Remark 1. Although we have transform the original Dirichlet problem to the special one \eqref{eq:7}, for a general domain, the Dirichlet problem is as hard as the original one. In despite of this, the Green’s function method has its own significance:
• If we obtain the Green’s function for some domain $\Omega$, then the existence of Dirichlet problem \eqref{eq:2} have solved and its solution can be represented by \eqref{eq:6};
• Use the solution \eqref{eq:6} we can discussion the property of solution;
• For some special domain, such as ball, half-space, the first octant, we can find Green’s function by elementary method, and the Dirichlet problem of these domain are important in the theory of PDE.

Now we turn to the properties of Green’s function.
Proposition 2. Suppose $\Gamma(x-y)$ is the fundamental solution of Laplace equation and $G(x,y)$ is the Green’s function on a domain $\Omega\subset\R^n$. Then for any fixed $x\in\Omega$, we have
1. $\Gamma(x-y) < G(x,y) < 0$, for any $y\in\Omega$ and $y\neq x$;
2. $G(x,y)$ as a function of $y$ is a harmonic function on $\Omega\setminus\set{x}$, and $\lim\limits_{y\to x}G(x,y)=\infty$, furthermore, if $n\geq3$, then $G(x,y)=O(1/|x-y|^{n-2})$;
3. $G(x,y)=G(y,x)$, for any $x,y\in\Omega$ and $x\neq y$;
4. $\int_{\pt\Omega}\frac{\pt G}{\pt\n}\rd S=1.$
Proof . we only proof (3) and leave others as an excise. Fix $x_1,x_2\in\Omega$ with $x_1\neq x_2$, we will prove that $G(x_1,x_2)=G(x_2,x_1)$. Set $G_i=G_i(y)=G(x_i,y)$, and $\Gamma_i=\Gamma_i(y)=\Gamma(x_i-y)$, $\Phi_i=\Phi_i(y)=\Phi(x_i,y)$, then $G_i=\Phi_i+\Gamma_i$, $i=1,2$. Apply Green's second formula in $\Omega\setminus(B_r(x_1)\cup B_r(x_2))$, $r < |x_1-x_2|/2$, we have $\begin{split} \int_{\Omega\setminus(B_r(x_1)\cup B_r(x_2))} &(G_1\Delta G_2-G_2\Delta G_1)\rd y =\int_{\pt\left(\Omega\setminus(B_r(x_1)\cup B_r(x_2))\right)} \left(G_1\frac{\pt G_2}{\pt\n}-G_2\frac{\pt G_1}{\pt\n}\right)\rd S\\ &=\left\{\int_{\pt\Omega}+\int_{\pt B_r(x_1)}+\int_{\pt B_r(x_2)}\right\} \left(G_1\frac{\pt G_2}{\pt\n}-G_2\frac{\pt G_1}{\pt\n}\right)\rd S \end{split}$ Note that $G_i$ is harmonic on $\Omega\setminus(B_r(x_1)\cup B_r(x_2))$ and vanished on $\pt\Omega$, thus $0=\int_{\pt B_r(x_1)}\left(G_1\frac{\pt G_2}{\pt\n}-G_2\frac{\pt G_1}{\pt\n}\right)\rd S +\int_{\pt B_r(x_2)}\left(G_1\frac{\pt G_2}{\pt\n}-G_2\frac{\pt G_1}{\pt\n}\right)\rd S.$ Now, since $\Phi_1=G_1-\Gamma_1$ and $G_2\in C^2(\bar B_r(x_1))$ are harmonic in $B_r(x_1)$, by Green's second formula $\int_{\pt B_r(x_1)}\left((G_1-\Gamma_1)\frac{\pt G_2}{\pt\n} -G_2\frac{\pt(G_1-\Gamma_1)}{\pt\n}\right)\rd S=0,$ similarly, $\int_{\pt B_r(x_2)}\left(G_1\frac{\pt (G_2-\Gamma_2)}{\pt\n} -(G_2-\Gamma_2)\frac{\pt G_1}{\pt\n}\right)\rd S=0.$ Thus, $0=\int_{\pt B_r(x_1)}\left(\Gamma_1\frac{\pt G_2}{\pt\n}-G_2\frac{\pt\Gamma_1}{\pt\n}\right)\rd S +\int_{\pt B_r(x_2)}\left(G_1\frac{\pt\Gamma_2}{\pt\n}-\Gamma_2\frac{\pt G_1}{\pt\n}\right)\rd S.$ Use the same skill as in the proof of Green's identity, we have, $\lim_{r\to0}\int_{\pt B_r(x_1)}\Gamma_1\frac{\pt G_2}{\pt\n} =\lim_{r\to0}\int_{\pt B_r(x_2)}\Gamma_2\frac{\pt G_1}{\pt\n}=0,$ and $\lim_{r\to0}\int_{B_r(x_1)}G_2\frac{\pt\Gamma_1}{\pt\n}=G_2(x_1), \quad\lim_{r\to0}\int_{B_r(x_2)}G_1\frac{\pt\Gamma_2}{\pt\n}=G_1(x_2),$ the result has obtained since $G(x_1,x_2)=G_1(x_2)=G_2(x_1)=G(x_2,x_1)$.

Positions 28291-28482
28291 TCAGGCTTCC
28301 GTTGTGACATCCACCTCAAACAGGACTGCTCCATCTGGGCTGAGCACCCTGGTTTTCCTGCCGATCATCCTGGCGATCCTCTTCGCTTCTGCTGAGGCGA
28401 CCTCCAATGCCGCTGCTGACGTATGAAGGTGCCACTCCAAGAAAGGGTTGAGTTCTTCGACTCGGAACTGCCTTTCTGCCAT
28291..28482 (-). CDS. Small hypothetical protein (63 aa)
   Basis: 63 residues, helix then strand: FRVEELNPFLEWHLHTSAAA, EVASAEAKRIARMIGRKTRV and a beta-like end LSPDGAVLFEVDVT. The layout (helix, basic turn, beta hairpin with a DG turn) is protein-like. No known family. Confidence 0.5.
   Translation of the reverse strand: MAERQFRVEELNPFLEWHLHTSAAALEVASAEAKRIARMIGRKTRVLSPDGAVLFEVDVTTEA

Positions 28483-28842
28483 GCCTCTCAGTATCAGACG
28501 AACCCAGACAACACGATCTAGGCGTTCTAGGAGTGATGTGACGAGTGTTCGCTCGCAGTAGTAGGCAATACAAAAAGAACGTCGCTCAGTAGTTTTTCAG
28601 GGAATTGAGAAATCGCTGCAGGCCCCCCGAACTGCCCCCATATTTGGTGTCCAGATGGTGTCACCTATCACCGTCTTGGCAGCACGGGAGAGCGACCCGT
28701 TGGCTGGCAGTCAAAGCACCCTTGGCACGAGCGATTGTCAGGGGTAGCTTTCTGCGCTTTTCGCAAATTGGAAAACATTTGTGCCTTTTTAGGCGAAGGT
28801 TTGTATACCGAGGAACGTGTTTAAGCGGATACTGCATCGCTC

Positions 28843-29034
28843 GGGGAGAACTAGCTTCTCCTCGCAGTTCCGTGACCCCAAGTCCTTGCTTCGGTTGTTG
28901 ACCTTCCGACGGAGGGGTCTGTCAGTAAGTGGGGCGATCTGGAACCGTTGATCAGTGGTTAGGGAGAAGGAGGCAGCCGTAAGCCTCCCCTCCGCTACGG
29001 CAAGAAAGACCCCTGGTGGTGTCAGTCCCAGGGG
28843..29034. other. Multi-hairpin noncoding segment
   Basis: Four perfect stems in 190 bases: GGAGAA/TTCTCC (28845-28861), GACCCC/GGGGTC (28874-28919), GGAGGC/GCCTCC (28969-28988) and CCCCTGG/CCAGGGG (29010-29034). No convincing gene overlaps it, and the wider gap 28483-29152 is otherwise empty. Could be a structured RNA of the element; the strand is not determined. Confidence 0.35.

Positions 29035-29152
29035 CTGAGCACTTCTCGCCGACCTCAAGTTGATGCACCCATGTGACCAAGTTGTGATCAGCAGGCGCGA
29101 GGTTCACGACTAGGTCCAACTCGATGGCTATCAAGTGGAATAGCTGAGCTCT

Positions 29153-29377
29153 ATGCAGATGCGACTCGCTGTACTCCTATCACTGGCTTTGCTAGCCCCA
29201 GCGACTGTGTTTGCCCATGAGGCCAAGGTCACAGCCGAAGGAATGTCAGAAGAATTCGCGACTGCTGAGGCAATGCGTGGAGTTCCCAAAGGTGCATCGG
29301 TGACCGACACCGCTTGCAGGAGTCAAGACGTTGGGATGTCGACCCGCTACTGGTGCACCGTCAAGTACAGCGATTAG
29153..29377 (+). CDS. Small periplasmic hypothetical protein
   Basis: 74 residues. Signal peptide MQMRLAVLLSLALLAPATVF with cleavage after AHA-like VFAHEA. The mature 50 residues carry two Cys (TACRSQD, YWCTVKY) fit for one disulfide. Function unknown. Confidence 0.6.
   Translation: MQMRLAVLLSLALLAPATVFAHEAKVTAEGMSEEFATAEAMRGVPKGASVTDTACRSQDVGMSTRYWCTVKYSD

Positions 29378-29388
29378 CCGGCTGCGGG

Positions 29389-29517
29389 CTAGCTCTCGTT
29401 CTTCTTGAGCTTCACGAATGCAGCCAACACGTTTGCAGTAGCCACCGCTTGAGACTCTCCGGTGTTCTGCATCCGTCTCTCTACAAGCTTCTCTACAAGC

Problem 1. Complete the proof of Proposition prop:2.